Bleaching chemicals are used to react with a stain in order to render it colorless (camouflage it). Some types of bleaching agents will also whiten or brighten fabrics. The bleaching action either adds oxygen to the stain (oxygen bleach) or removes oxygen from the stain (reducing bleach). Since bleaching must be done in the presence of water, the bleaching agent must either contain water or be mixed with water.
Summary on Bleaches
1. Bleaches do not remove soils; therefore, the garment must have been dry cleaned or laundered prior to the application of the bleaching agent.
2. Test the fabric on an unexposed area of the garment to test for colorfastness.
3. Since bleaching agents become more aggressive when used with acids or alkalis, test for colorfastness with the chemical used to catalyze the bleaching agent
4. Bleaching agents will double in strength (and will become more aggressive) for every 18º F. of heat applied.
5. Bleaching agents are accelerated by metals. Only use plastic buckets or epoxy plastic or stainless steel sinks.
6. Because bleaching agents can harm fabrics and dyes, they are used as the last step for stain removal.
Rules for Bleaching
1. Always bleach clean garments.
2. Never crowd the bleach bath.
3. Bleaching agents should be thoroughly mixed and dissolved before immersing the garment in the solution
4. Rinse and neutralize bleaching agents after use.
1. Contains stabilizers that prevent the loss of potency.
2. Should be kept refrigerated
3. Accelerated by ammonia and heat (will become more aggressive on dyes- test)
4. Use 3% 10 Volume Hydrogen Peroxide
5. Used primarily as a spotting board bleach.
6. Used to remove the last traces of tannin, protein, and scorch stains
1. Is alkaline by nature
2. Accelerated b an alkali (not recommended)
3. Purchased in powdered form.
4. Used primarily as a bath bleach for the removal of tannins, proteins, some inks, and topical medications.
5. Used on silk and wool as a whitening agent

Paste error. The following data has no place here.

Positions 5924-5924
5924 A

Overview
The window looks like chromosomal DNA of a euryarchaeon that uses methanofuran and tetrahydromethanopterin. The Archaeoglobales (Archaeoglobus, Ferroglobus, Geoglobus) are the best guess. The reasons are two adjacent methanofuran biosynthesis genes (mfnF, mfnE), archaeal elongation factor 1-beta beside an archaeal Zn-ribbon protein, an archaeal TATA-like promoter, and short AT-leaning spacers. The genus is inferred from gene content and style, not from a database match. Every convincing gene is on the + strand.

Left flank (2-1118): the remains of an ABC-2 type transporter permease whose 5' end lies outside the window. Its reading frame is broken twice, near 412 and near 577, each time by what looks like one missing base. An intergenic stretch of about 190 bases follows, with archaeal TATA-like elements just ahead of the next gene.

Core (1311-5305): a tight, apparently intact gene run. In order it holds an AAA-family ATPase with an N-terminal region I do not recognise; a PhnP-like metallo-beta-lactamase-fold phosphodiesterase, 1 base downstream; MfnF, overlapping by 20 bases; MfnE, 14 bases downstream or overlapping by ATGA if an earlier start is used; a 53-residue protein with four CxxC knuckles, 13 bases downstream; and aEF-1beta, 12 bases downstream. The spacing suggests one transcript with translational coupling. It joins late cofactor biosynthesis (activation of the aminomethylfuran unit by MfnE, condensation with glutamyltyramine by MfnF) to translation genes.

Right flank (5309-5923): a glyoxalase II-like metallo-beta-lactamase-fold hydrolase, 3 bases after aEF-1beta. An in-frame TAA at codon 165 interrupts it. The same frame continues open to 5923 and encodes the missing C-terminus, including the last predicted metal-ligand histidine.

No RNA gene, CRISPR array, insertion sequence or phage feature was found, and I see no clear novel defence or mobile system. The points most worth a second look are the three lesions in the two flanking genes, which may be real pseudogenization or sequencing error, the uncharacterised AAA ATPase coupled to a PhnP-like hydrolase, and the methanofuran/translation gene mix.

6. Slow acting bleach
7. Use 2ounces per gallon of water at 100ºF.
8. Must be neutralized with an acid bath (sour).
9. Safe on all fibers and some dyes.
1. Similar to sodium perborate.
2. Releases oxygen more rapidly
3. Dissolves more rapidly in cooler temperatures of water.
4. Use the same way as sodium perborate.
Sodium Hypochlorite (Chlorine bleach-Not commonly used)
1. Cannot be used on animal fibers such as wool or silk.
2. Cannot come into contact with ammonia- will emit harmful toxic gasses!
3. Dangerous to most dyes
4. Alkaline by nature.
5. Accelerated by acids.
6. Bath mixture- ½ ounce per gallon of water (bath)
7. Board mixture- dilute 50-1 for board use.
8. Must always be followed by applying an anti-chlor (sodium bisulfite or sodium hydrosulfite).
1. Strongest of all bleaching agents- dangerous on most fibers and dyestuffs!
2. Sold in liquid form
3. Generally used on the spotting board
4. Can be diluted for restorations. Test for colorfastness of fabric before using.
5. Alkaline by nature- accelerated by acids.
6. May cause brown discolorations that can be corrected by applying
1. Is sold in powdered form as a mild reducing bleach.
2. Use 1-2 ounces per gallon of water
3. Can be used as an anti-chlor.
4. Can be used as a mild whitening agent.
5. Can be used on the board for the removal of some tannin stains that contain sugars, dyes and inks
6. While used primarily as a bath bleach, it can also be used on the board
1. Is sold in powdered form under different trade names
2. Used for the removal of dyes and fugitive prints, as well as some oxidized tannin stains.
3. Can be used as a whitening agent
4. Used primarily as a bath bleach (1-2 ounces per gallon of water.
5. Can be used as a bleach on the spotting board.
6. Acid by nature, accelerated by acids.
7. Should never come into contact with metal tubs, metal garment trimmings, or fabrics that contain metals or metallic coatings.
8. Safe on most fabrics, unsafe on most dyestuffs.
1. Used to remove dye stains
2. Primarily used as a spotting board bleach
3. Cannot be used as a whitening agent
4. Never use with an alkali- can cause permanent discolorations.
5. Is a blue-black liquid sold by various manufacturers?
6. Is acid by nature and will become more aggressive when acids are applied.
7. Dilute in accordance with the manufacturer’s instructions.
8. Safe on most fabrics, unsafe on most dyes.
9. Rust remover will often correct discolorations caused by alkali, chemical reactions with other bleaches and metals.